The underlying factual issue presented in these defenses is whether plaintiffs made inaccurate representations regarding the Villa. These same transactions and occurrences are the factual predicate underlying defendants’ counterclaims for unfair and deceptive trade practices and fraud. Were we to decline review of these two claims now brought on appeal, and thereafter the finder of fact found merit in defendants’ defenses, there could be a conflict between that finding and any potential new trial on the claims of fraud and unfair and deceptive trade practices if this Court were to reverse and remand on these claims in a subsequent appeal. Thus, we conclude that defendants have demonstrated a possibility of conflicting verdicts, the avoidance of which is a substantial right,2 and we deny plaintiffs’ motion to dismiss. See Bowman v. Alan Vester Ford Lincoln Mercury, 151 N.C. App. 603, 566 S.E.2d 818 (2002) (substantial right held affected when summary judgment granted to third-party defendant where third-party defendant’s representations presented common factual issues in plaintiff’s claim against defendant and defendant’s claim against third-party defendant). We therefore proceed to the merits of defendants’ appeal.
B. Standard of Review
We review orders dismissing counterclaims under Rule 12(b)(6) de novo. See Leary v. N.C. Forest Prods., Inc., 157 N.C. App. 396, 400, 580 S.E.2d 1, 4, aff’d per curiam, 357 N.C. 567, 597 S.E.2d 673-74 *336(2003). “Upon review of a motion to dismiss pursuant to Rule 12(b)(6) of the North Carolina Rules of Civil Procedure, the question for the Court is whether, as a matter of law, the allegations of the complaint, treated as true, are sufficient to state a claim upon which relief could be granted under some legal theory.” Brittain v. Cinnoca, 111 N.C. App. 656, 659, 433 S.E.2d 244, 245 (1993).
C. Statute of Limitations
 In its order, the trial court concluded that defendants’ counterclaims for fraud and unfair and deceptive trade practices were barred by N.C.G.S. § 1-52(9) and N.C.G.S. § 75-16.2, respectively. Defendants argue that the trial court erred, because the ten-year statute of limitations in N.C. Gen. Stat. § 1-47(2) (2009) should have been applied to their counterclaims given that the promissory notes and modification agreement were signed under seal. We agree.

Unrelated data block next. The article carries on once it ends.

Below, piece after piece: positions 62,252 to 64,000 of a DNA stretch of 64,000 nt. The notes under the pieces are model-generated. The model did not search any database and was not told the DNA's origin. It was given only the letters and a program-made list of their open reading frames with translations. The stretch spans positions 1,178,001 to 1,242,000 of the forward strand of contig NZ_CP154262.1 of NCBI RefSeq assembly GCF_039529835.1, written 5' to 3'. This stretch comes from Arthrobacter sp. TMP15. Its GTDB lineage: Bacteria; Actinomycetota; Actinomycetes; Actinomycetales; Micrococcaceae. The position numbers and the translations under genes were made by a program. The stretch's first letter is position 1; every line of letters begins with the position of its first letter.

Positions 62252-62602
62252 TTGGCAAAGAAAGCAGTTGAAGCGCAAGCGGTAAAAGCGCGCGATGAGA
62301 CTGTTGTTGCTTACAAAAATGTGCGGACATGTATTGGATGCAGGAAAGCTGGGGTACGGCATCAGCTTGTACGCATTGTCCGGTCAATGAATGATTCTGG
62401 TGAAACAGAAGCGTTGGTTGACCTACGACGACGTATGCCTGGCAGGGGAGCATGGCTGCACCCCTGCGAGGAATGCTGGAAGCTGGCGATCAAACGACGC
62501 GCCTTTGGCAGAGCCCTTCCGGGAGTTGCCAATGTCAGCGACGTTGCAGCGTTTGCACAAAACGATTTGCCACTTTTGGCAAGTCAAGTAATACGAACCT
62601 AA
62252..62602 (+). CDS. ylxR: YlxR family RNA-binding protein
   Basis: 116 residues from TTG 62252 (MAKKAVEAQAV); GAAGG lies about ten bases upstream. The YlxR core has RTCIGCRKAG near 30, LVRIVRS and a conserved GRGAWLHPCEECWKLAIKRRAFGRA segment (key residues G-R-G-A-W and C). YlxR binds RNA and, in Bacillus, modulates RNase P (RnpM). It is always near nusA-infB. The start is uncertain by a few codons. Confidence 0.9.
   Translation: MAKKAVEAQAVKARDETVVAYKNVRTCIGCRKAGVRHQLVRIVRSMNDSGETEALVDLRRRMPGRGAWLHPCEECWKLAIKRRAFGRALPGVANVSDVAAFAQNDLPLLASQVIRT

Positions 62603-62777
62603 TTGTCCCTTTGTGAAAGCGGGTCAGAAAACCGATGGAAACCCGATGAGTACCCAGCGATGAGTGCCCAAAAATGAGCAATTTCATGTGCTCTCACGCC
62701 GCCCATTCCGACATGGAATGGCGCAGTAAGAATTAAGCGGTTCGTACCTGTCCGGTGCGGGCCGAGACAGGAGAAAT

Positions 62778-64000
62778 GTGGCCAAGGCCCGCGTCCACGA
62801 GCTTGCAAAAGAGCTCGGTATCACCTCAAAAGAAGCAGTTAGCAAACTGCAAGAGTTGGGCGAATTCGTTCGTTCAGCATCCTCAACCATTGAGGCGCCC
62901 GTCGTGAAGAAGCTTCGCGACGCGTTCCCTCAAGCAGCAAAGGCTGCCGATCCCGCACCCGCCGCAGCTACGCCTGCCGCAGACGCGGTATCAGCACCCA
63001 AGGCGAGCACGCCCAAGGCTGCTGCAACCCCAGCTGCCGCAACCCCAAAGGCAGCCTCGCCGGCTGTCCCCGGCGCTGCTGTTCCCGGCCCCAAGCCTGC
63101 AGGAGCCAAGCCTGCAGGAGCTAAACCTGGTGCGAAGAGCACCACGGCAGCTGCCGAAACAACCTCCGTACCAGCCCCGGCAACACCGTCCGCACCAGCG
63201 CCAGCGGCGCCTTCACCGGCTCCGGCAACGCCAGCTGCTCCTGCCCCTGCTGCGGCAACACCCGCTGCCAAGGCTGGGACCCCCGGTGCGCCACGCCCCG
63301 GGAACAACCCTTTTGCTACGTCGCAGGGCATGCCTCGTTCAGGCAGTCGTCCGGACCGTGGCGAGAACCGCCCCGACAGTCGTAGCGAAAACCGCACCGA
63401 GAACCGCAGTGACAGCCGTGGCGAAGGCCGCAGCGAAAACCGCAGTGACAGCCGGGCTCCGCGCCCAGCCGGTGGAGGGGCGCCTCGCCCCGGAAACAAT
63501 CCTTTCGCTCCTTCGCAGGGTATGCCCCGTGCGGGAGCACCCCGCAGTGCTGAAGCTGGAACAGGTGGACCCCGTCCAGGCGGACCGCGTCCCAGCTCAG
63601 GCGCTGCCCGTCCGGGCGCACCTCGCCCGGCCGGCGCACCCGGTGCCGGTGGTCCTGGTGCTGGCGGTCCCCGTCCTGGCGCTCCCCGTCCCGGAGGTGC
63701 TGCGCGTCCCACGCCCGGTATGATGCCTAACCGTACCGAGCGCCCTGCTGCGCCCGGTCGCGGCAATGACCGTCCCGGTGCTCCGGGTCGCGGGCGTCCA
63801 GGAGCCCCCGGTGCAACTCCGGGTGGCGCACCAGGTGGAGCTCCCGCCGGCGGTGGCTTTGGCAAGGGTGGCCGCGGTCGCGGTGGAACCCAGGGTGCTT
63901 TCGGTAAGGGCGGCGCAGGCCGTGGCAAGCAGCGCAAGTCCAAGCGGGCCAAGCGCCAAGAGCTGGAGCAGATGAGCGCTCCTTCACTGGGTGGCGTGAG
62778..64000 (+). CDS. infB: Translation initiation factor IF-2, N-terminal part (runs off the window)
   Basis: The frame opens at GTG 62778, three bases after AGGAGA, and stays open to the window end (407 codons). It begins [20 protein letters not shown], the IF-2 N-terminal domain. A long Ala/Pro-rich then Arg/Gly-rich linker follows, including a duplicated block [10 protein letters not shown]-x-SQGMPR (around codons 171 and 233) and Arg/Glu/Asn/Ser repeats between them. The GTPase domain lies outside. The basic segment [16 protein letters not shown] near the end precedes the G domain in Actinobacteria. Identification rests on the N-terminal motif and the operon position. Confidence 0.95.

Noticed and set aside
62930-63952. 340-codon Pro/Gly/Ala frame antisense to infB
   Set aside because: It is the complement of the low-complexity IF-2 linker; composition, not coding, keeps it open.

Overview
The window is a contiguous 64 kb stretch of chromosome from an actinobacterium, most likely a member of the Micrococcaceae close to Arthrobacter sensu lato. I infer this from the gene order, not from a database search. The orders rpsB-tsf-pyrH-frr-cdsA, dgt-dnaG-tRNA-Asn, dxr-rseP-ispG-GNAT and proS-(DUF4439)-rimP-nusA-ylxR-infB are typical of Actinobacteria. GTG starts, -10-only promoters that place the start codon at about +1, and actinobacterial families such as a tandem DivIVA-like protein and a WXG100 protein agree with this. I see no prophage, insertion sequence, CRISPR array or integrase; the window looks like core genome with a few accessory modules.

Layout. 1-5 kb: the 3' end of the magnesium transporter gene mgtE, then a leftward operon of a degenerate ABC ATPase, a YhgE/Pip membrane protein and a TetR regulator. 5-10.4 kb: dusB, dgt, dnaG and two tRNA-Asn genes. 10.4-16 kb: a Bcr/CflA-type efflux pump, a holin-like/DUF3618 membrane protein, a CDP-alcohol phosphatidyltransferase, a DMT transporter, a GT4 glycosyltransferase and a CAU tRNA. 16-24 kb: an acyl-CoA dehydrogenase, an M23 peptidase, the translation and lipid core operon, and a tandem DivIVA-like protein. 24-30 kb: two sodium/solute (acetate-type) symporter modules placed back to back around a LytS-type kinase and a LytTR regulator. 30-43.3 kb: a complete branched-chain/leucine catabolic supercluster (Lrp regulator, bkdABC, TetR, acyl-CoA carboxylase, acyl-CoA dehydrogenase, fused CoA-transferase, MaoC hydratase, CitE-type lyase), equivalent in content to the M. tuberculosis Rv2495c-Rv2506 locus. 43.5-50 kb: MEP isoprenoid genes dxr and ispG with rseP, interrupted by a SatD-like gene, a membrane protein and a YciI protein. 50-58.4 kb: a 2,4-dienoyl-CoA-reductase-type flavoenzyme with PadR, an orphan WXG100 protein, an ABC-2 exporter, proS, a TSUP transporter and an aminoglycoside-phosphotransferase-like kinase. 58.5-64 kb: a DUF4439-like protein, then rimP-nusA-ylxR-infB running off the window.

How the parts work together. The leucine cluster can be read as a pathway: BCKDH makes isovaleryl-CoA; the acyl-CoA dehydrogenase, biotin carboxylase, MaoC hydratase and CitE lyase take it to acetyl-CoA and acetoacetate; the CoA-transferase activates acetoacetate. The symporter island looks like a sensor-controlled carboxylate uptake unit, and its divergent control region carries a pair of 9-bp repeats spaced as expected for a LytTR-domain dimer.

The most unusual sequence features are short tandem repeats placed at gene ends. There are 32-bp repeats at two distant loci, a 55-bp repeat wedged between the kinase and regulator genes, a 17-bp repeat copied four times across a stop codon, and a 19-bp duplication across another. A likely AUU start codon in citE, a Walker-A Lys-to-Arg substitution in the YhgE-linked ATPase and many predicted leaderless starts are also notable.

Section 1-47(2) of our General Statutes provides that, within ten years, an action may be instituted
[u]pon a sealed instrument or an instrument of conveyance of an interest in real property, against the principal thereto. Provided, however, that if action on an instrument is filed, the defendant or defendants in such action may file a counterclaim arising out of the same transaction or transactions as are the subject of plaintiff’s claim, although a shorter statute of limitations would otherwise apply to defendant’s counterclaim. Such counterclaim may be filed against such parties as provided in G.S. 1A-1, Rules of Civil Procedure.
N.C.G.S. § 1-47(2). In interpreting this statute, this Court has held that the extended limitations period in section 1-47(2) applies to claims on a sealed instrument, even though a shorter limitations period could otherwise apply. Bank v. Holshouser, 38 N.C. App. 165, 170, 247 S.E.2d 645, 648 (1978) (section 1-47(2) held to prescribe limitations period for action brought to enforce purchase money security agreement under Article 9 of the Uniform Commercial Code where agreement under seal).
Plaintiffs argue that section 1-47(2) does not apply to defendants’ counterclaims because: (1) the statute applies only to “consumer transactions such as automobile loans, appliances, and other purchase money retail credit” and truth in lending actions, and (2) the statute has never been applied to situations such as the one presented in the case sub judice.